The ethical concerns certainly have precedent. In a series of experiments in the 1970s aimed at developing hallucinogenic weapons, the Pentagon gave soldiers LSD — apparently without the subjects fully understanding the consequences of using the drug. During the Cold War U.S. troops were also exposed to nerve gas, psychochemicals and other toxic substances on an experimental basis and without their consent.
    Moreover, it’s theoretically possible that future biological enhancements could be subject to existing international laws and treaties, potentially limiting the enhancements — or prohibiting them outright. But the application of existing laws and treaties is unclear, at best. ”Could enhanced warfighters be considered to be ‘weapons’ in themselves and therefore subject to regulation under the Laws of Armed Conflict?” the researchers write. “Or could an enhanced warfighter count as a ‘biological agent’ under the Biological and Toxin Weapons Convention?”
    Lin, Mehlman and Abney aren’t sure. To be safe, they propose the military consider several rules when planning an enhancement. Is there a legitimate military purpose? Is it necessary? Do the benefits outweigh the risks? Can subjects’ dignity be maintained and the cost to them minimized? Is there full, informed consent, transparency and are the costs of the enhancement fairly distributed? Finally, are systems in place to hold accountable those overseeing the enhancement?
    Whether following these guidelines or others, the Pentagon should start figuring out a framework for military human enhancement now, Lin and his colleagues advise. “In comic books and science fiction, we can suspend disbelief about the details associated with fantastical technologies and abilities, as represented by human enhancements,” they warn. “But in the real world — as life imitates art, and ‘mutant powers’ really are changing the world — the details matter and will require real investigations.”
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  2. Celt A fronte praecipitium a tergo lupi

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    I know this might sound corny, but it makes a person wonder just what the world is coming to. I'm no pacifist, but articles like this really set a person to thinking just when is enough, enough? "They" have been trying to dehumanize American civilians to the point members of the American military will be desensitized enough to "take care of business" when "our" government finally decides to take things to task.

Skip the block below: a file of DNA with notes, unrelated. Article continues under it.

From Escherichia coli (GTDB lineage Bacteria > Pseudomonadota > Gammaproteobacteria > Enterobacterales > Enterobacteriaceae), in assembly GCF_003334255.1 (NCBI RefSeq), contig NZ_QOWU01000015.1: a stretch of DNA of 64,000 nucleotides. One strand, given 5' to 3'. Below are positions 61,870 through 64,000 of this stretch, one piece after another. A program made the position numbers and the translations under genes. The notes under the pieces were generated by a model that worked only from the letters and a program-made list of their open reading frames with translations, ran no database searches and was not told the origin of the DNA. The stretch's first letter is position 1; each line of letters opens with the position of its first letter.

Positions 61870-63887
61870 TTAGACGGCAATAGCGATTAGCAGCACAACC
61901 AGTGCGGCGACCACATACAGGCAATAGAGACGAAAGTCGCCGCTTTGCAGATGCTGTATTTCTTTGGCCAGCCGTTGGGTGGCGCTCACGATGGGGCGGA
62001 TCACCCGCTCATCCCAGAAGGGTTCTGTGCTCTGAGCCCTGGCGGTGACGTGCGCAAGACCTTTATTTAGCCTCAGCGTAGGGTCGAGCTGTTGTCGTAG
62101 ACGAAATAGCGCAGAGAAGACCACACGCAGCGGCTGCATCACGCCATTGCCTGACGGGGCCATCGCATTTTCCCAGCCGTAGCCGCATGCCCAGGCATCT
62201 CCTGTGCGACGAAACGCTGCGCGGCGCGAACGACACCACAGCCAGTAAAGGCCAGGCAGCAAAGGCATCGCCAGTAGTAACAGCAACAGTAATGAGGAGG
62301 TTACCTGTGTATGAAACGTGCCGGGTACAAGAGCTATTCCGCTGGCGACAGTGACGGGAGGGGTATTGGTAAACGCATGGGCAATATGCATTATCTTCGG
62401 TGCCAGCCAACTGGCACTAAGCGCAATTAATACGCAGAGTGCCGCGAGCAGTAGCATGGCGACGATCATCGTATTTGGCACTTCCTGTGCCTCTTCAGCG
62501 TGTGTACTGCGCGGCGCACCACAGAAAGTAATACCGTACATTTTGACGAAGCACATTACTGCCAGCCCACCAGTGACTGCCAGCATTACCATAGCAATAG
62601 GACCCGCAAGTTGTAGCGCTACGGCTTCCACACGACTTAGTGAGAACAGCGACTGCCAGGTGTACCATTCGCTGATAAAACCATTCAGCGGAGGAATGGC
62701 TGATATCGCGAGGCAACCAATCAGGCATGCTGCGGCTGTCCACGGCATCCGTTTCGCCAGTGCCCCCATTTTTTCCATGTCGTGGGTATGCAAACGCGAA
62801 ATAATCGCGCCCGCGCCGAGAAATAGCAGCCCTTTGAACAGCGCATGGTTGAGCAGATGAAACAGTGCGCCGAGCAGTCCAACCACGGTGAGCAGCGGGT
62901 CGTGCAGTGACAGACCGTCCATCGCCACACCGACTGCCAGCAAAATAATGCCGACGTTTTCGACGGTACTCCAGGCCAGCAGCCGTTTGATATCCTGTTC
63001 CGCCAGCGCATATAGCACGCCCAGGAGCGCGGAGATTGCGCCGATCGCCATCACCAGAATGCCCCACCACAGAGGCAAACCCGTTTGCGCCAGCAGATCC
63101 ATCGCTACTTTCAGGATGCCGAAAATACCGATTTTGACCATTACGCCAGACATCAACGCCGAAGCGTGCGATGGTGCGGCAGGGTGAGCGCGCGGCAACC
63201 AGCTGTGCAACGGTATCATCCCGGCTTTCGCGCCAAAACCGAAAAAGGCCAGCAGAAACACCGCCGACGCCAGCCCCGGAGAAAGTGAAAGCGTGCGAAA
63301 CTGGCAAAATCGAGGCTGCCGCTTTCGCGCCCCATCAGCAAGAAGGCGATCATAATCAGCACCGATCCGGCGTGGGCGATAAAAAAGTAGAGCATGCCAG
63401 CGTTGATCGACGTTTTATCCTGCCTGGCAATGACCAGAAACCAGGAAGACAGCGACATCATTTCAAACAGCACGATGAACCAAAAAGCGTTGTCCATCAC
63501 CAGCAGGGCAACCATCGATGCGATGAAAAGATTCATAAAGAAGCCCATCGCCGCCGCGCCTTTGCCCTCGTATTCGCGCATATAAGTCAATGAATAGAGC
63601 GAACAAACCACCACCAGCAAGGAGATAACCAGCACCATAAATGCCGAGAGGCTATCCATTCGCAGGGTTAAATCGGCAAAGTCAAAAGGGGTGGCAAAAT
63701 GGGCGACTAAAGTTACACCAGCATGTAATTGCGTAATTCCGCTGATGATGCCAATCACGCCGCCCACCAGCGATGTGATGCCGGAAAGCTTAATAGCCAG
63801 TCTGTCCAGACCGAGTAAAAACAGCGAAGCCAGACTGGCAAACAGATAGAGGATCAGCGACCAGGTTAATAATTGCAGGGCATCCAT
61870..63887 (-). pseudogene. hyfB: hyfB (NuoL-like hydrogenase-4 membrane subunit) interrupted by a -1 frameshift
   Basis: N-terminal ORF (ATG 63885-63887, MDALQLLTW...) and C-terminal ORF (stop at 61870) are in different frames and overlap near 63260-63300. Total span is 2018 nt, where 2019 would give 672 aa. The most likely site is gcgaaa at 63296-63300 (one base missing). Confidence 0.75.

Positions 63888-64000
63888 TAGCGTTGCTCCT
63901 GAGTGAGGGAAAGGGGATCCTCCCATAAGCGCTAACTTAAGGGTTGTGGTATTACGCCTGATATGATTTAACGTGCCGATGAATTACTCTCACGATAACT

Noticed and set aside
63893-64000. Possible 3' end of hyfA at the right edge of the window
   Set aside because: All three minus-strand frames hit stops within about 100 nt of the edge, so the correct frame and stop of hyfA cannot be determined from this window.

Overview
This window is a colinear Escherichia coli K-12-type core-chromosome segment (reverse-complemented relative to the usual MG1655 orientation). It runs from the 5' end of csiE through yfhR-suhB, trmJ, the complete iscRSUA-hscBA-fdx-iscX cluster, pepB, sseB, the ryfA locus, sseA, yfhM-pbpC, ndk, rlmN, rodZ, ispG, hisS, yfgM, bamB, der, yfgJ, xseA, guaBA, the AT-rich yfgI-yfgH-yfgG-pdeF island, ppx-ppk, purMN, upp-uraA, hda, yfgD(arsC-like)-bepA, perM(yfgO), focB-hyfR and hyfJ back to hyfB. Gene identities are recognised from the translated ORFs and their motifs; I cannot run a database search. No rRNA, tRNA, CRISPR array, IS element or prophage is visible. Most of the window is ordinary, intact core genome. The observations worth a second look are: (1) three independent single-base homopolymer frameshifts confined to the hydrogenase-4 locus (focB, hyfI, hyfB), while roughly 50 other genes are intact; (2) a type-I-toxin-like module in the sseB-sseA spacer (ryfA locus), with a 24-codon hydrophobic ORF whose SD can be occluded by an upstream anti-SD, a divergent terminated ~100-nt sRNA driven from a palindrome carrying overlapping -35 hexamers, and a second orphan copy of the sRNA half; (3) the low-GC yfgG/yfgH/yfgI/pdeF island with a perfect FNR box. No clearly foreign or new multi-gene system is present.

Looks to me like "they" are getting closer to their goal.
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  3. Aces High Bar Regular

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    Taliban have shoes that dont fit, wear rags, use old AK47's, have no medical back up, no air power, no comms to speak of, no intel, no money, no drones, etc

    Yet they have hammered the NATO forces and NATO are getting out fast.......lol mutant supersoldiers.
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  4. Hawthorne Abendsen Number One Epic Sloth

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    http://news.yahoo.com/cchr-exposes-...spending-create-drugged-super-160036976.html?

    CCHR Exposes Exorbitant Psychiatric Military Spending to Create Super-Soldiers

    PRWeb – 17 mins ago

    The mental health watchdog Citizens Commission on Human Rights announces the last in a four-part series by award-winning investigative journalist Kelly Patricia O'Meara exploring how the nation's military forces have been used as guinea pigs for psychological and pharmaceutical experiments. This last installment looks at the long standing relationship between the military and psychiatry that has been in place since WWII and the psychiatric research being conducted on U.S. soldiers.

    Los Angeles, California (PRWEB) January 23, 2013

    The Citizens Commission on Human Rights (CCHR) announces the final article in a four part investigative series on Military Mental Health, written for CCHR by journalist Kelly Patricia O'Meara. This last installment looks at how, in an effort to create the "Super Soldier," the U.S. military spends hundreds of millions of dollars on psychiatric research programs that O'Meara characterizes as "science fiction-esque experimentation."

    O'Meara writes, "The cozy relationship between the military and psychiatry has been in place since WWII. The pharmaceutical companies are the Yin to psychiatry's Yang and the military has acquiesced to the pharmaceutical giants. It's no secret that the nation's military forces long have been used as guinea pigs for psychological and pharmaceutical experiments. Recent history is littered with examples of the botched experiments brought to light in the form of lawsuits and congressional investigations, such as that exposed by the Los Angeles Times on June 17, 2008, 'VA testing drugs on war veterans.' Or by CNN on March 1, 2012 in the article, 'Vets feel abandoned after secret drug experiments.'"

    In her final series on military mental health, O'Meara documents the military's multi-billion dollar pharmaceutical spending, past and current military experiments and research, including: